For centuries, famine has been at the forefront of poverty and global health issues in the poorer regions of the world. Around 660 million people may still face hunger in 2030, according to the Food and Agriculture Organization (FAO), with the lasting effects of the COVID-19 pandemic on global food security contributing to this figure. Maintaining a diet that provides sufficient energy (caloric) and a diverse range of nutrients is crucial for optimal health. Undernourishment, particularly among children and mothers, poses a significant risk factor for mortality and other health-related consequences.
What Is Famine?
Famines are classified through the Integrated Food Security Phase Classification (IPC). The IPC helps determine when a crisis becomes a famine. There are three conditions to meet this classification:
- “one in five households faces an extreme food shortage”
- more than 30% of people struggle with acute malnourishment
- “death rates exceed two deaths for every 10,000 people per day.”
There are also means to classify “great” (100,000 deaths) and “catastrophic” famines (1 million deaths). Unfortunately, this target used to be constantly met throughout time, until the 1990s (when everything changed). Between 1870 and 1880, the death toll from famines stood at 15 million. This would rise and fall but would remain around the 10 million mark until the 1930s when the figure reached 20 million. During the mid-century, this figure remained persistently high.
From the 1940s right up to the 1980s, the figure flatlined at just below 15 million. By the 1980s, there was a shear drop, despite the shocking famine in Ethiopia that claimed more than 1 million lives alone. The 1990s had a similar toll. While these figures are far from positive, the entire world has been making progress in winning the war on hunger in recent times
The Causes of Famine
Professor Alex De Waal specializes in the study of famines. As the Executive Director of the World Peace Foundation (WPF), De Waal has an intimate relationship with its various causes and solutions. The WPF makes the case that the reason famines have receded is mainly due to democracy and political freedoms.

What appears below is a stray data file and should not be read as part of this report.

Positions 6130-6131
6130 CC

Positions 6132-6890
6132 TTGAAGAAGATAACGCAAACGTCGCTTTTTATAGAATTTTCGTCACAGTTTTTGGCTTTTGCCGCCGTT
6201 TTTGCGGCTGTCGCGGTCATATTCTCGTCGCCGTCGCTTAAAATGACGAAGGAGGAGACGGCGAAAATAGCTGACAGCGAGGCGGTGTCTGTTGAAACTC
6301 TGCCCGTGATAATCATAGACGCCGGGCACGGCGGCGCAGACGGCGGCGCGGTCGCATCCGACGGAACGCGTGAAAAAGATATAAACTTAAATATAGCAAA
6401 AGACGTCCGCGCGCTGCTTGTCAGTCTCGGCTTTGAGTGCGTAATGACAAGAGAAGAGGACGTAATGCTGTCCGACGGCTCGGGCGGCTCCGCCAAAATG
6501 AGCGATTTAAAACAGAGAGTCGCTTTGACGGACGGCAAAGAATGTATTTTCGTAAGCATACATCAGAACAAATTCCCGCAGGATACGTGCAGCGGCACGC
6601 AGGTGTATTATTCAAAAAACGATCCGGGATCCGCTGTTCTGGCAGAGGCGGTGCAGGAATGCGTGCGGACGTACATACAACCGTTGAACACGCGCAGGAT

When famines have taken place, many argue that the forces behind such events were man-made and deliberate, rather than environmental and uncontrolled. The WPF claims that the connective tissue between famines in Yemen, Cambodia and Ethiopia, is the existence of dictators and conflict. Armed conflict and dictators disrupt food systems and uproot communities and livelihoods through arbitrary seizure and forced removal. When this happens, infrastructure left behind is of no use and communities become reliant on effective aid.
Foreign Aid and Famine
Famine continues to affect many communities, including Yemen, Somalia and South Sudan, and when it does strike, the swiftness of aid delivery becomes crucial. The World Food Programme (WFP) is one of the known organizations that make efforts to deliver aid during famines. The WFP is the world’s largest NGO catering to the needs of those in desperate need of food. It has had great success in preventing the maturity of food scarcity problems into famine in Afghanistan, helping 15 million people access nourishment and safety.
Oxfam is another organization involved in preventative and reactive measures. Distributing food, providing clean water and encouraging proper sanitation are all part of the organization’s efforts in the war against hunger. The Centre for Research on the Epidemiology of Disasters (CRED) shares optimism about lower death rates and the humanitarian efforts involved in securing such results.
Famines have adverse long-term health effects. Studies have shown that survivors are “hungrier, sicker and less well” off for longer than the period of famine, according to Global Hunger Index. Malnutrition trends have not been as positive as famine trends, and global levels of acute malnutrition have been rising since 2008.
Signs of Hope
Efforts to combat famine and improve global food security have shown progress in recent years, with organizations like the World Food Programme and Oxfam playing a vital role in delivering aid to those in need. So far, the aforementioned “catastrophic” famines have been eliminated and “great” famines have near vanished. If projections are correct, then the world could be free of all famines by 2030. However, challenges remain in addressing malnutrition trends and ensuring long-term health and well-being for affected populations. Continued support and collaborative actions are crucial to sustaining positive advancements in the fight against hunger.
– James Durbin